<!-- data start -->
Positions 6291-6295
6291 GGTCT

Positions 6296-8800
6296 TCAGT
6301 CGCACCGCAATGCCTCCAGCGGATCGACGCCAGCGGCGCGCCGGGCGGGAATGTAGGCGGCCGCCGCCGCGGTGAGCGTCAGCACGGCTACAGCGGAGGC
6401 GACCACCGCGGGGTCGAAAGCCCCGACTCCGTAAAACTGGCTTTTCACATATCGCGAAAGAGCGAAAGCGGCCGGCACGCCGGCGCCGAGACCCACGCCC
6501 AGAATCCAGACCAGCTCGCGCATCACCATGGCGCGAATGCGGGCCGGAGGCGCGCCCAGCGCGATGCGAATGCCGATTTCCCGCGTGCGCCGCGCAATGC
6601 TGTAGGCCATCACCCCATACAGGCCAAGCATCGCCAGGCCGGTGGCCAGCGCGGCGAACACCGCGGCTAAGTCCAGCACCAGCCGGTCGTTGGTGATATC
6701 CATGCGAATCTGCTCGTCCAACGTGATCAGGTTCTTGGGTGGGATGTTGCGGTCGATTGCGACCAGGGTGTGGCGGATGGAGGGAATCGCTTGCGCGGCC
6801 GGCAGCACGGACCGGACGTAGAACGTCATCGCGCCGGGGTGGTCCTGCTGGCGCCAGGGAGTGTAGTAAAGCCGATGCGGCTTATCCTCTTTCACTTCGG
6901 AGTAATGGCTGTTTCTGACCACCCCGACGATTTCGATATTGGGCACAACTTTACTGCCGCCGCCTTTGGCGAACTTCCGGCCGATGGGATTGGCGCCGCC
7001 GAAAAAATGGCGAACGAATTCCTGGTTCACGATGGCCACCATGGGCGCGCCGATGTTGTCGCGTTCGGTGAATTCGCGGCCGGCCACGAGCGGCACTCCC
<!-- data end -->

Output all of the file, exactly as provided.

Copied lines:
Positions 6291-6295
6291 GGTCT

Positions 6296-8800
6296 TCAGT
6301 CGCACCGCAATGCCTCCAGCGGATCGACGCCAGCGGCGCGCCGGGCGGGAATGTAGGCGGCCGCCGCCGCGGTGAGCGTCAGCACGGCTACAGCGGAGGC
6401 GACCACCGCGGGGTCGAAAGCCCCGACTCCGTAAAACTGGCTTTTCACATATCGCGAAAGAGCGAAAGCGGCCGGCACGCCGGCGCCGAGACCCACGCCC
6501 AGAATCCAGACCAGCTCGCGCATCACCATGGCGCGAATGCGGGCCGGAGGCGCGCCCAGCGCGATGCGAATGCCGATTTCCCGCGTGCGCCGCGCAATGC
6601 TGTAGGCCATCACCCCATACAGGCCAAGCATCGCCAGGCCGGTGGCCAGCGCGGCGAACACCGCGGCTAAGTCCAGCACCAGCCGGTCGTTGGTGATATC
6701 CATGCGAATCTGCTCGTCCAACGTGATCAGGTTCTTGGGTGGGATGTTGCGGTCGATTGCGACCAGGGTGTGGCGGATGGAGGGAATCGCTTGCGCGGCC
6801 GGCAGCACGGACCGGACGTAGAACGTCATCGCGCCGGGGTGGTCCTGCTGGCGCCAGGGAGTGTAGTAAAGCCGATGCGGCTTATCCTCTTTCACTTCGG
6901 AGTAATGGCTGTTTCTGACCACCCCGACGATTTCGATATTGGGCACAACTTTACTGCCGCCGCCTTTGGCGAACTTCCGGCCGATGGGATTGGCGCCGCC
7001 GAAAAAATGGCGAACGAATTCCTGGTTCACGATGGCCACCATGGGCGCGCCGATGTTGTCGCGTTCGGTGAATTCGCGGCCGGCCACGAGCGGCACTCCC